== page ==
New Transistors Might Need a Different Cut of Silicon

Devices might do better on a different crystal plane

3 min read

Samuel K. Moore is IEEE Spectrum’s semiconductor editor.

Illustration of a cube with a diagonal square slice sits on a background of silicon unit cells.
IEEE Spectrum

The wafers of silicon that ultimately become the chips in your smartphone consist of a single crystal. But that crystal has many faces, and it matters which of those faces is at the surface, where transistors are made. According to research presented last month at the 2023 IEEE International Electron Device Meeting (IEDM), the industry might not be using the best crystal orientation for upcoming devices. By changing the crystal orientation, a team at IBM Research achieved as much as a doubling of the speed of positive charge through transistors, though it came at the cost of a slight slowdown for negative charge.

Crystals can be reduced to a unit structure that’s infinitely repeatable. For silicon, it’s a cube that looks like it’s got a diamond stuck inside it. There are silicon atoms at each corner of the cube as well as at the center of each face, and four more atoms within the cube’s interior. Today’s transistors, FinFETs mostly, are built on silicon whereby the top of that cube is the surface of the wafer. Experts call that crystal orientation “001.” Silicon wafers with the 001 orientation “are used in many advanced logic technologies, including in IBM’s 2-nanometer chip technology,” says IBM Research’s Shogo Mochizuki.

But Mochizuki and his colleagues say that as chipmakers transition to the next type of transistor—the nanosheet or gate-all-around device—they might get better results if they used the “110” orientation instead. That’s essentially a slice vertically through the cube.

Why would that make any difference? It has to do with how fast charge can travel through the silicon lattice. In the CMOS circuits that make up logic chips, both electrons and holes—positively charged electron vacancies—must flow. Generally, electrons are the zippier variety, so the relatively poky mobility of holes is a limiting factor when chipmakers design ever smaller transistors. And it’s already known that holes move faster when traveling the 110 plane than the 001. The opposite is true for electrons, but the effect is smaller.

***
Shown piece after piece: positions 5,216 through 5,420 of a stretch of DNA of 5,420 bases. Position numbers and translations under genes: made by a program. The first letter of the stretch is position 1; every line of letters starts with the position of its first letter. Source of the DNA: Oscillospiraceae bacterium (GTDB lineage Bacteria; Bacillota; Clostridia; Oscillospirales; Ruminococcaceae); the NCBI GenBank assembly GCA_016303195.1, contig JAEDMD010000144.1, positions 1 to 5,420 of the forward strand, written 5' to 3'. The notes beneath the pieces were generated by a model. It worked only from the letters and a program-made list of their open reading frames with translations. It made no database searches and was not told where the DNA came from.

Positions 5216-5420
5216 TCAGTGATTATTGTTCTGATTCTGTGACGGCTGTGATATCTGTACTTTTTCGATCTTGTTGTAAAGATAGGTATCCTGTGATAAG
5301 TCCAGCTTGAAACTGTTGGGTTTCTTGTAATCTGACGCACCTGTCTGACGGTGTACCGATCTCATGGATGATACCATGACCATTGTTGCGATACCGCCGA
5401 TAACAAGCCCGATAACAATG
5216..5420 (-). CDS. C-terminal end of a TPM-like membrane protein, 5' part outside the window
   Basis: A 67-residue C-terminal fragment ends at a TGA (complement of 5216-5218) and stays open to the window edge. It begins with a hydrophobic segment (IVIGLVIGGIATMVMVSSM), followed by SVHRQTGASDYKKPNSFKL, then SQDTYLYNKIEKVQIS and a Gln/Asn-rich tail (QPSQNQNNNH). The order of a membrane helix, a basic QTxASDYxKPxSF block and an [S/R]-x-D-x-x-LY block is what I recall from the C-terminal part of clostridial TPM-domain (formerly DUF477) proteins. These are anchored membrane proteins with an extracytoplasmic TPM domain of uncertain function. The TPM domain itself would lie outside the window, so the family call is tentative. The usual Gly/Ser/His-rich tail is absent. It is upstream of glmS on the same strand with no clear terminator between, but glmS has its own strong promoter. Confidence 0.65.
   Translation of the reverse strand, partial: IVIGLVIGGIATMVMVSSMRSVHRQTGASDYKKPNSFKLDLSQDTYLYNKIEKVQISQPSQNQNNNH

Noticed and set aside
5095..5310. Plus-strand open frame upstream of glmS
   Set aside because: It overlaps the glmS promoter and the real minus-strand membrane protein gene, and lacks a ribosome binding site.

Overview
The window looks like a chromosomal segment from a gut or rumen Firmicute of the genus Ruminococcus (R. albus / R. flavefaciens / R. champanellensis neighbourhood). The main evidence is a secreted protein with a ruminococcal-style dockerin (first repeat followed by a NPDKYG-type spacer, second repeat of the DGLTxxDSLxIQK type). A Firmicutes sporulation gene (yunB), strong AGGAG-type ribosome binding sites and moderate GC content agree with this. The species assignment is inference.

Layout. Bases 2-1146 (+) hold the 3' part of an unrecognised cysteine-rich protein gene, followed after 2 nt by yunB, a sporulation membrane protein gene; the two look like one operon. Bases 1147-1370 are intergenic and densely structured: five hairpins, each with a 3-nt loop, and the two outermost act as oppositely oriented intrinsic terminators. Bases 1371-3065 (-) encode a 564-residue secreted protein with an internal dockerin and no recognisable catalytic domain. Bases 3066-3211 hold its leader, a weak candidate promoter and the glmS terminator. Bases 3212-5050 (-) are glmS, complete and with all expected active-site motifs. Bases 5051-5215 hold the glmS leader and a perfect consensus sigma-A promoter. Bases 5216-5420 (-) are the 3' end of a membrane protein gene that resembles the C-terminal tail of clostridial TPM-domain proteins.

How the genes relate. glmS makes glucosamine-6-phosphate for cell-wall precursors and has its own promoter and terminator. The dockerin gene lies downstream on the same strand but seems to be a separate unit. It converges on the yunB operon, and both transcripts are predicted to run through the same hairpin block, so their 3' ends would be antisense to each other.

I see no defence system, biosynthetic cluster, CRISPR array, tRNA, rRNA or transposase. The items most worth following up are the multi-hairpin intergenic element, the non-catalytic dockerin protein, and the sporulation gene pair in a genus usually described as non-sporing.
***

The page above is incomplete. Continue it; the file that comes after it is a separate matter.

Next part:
Today’s FinFETs already take advantage of the speedier travel in that plane. Although they are made using 001 silicon, the transistor’s channel region—the part where current flows when the device is on, or is blocked when it’s off—is a vertical fin of material in the 110 plane, perpendicular to the silicon surface. But in nanosheets, current has to flow through structures that are parallel to the silicon surface, in the hole-slowing 001 plane.

Mochizuki’s team constructed matching pairs of nanosheet transistors on both 001 and 110 silicon wafers. Both types of transistors—hole-conducting pFETs and electron-conducting nFETs—were present. In addition to the different crystal orientations, the transistors had a variety of different traits to test: Some had thin sheets, some thicker; some had long channels, some shorter. The 110 pFETs outperformed their 001 brethren, though the magnitude of the effect sometimes varied according to the thickness of the silicon nanosheets. As expected, the nFETs worked slightly worse in 110 silicon. But the boost to the pFET performance is enough to make up for that, the researchers suggest.

Don’t look for industry to quickly switch to 110 silicon. “Technically, it is possible,” says Naoto Horiguchi, CMOS device technology program director at Belgium-based Imec. But there are enough differences in the way that layers of silicon and silicon germanium are grown on the different crystal orientations that it would “require careful engineering,” he says.

Mochizuki says IBM plans to find a way to reduce the ill effects of the alternative orientation on electron conduction. Additionally, the team will explore 110 silicon’s use in 3D-stacked nanosheet transistors called complementary FETs (CFETs). This device architecture typically stacks an nFET on top of a pFET to cut down the size of logic circuits. Such stacked devices are expected to roll out within 10 years, and all three advanced-logic chip manufacturers reported prototype CFETs last month at IEDM. Mochizuki says the IBM team may try building the pFET part from 110 silicon and the nFET from 001.

The Conversation (1)
Partev Sarkissian
Partev Sarkissian05 Jan, 2024

FinFET has had positive potential on many levels. Being a valence-4 cube crystal is handy for things like this.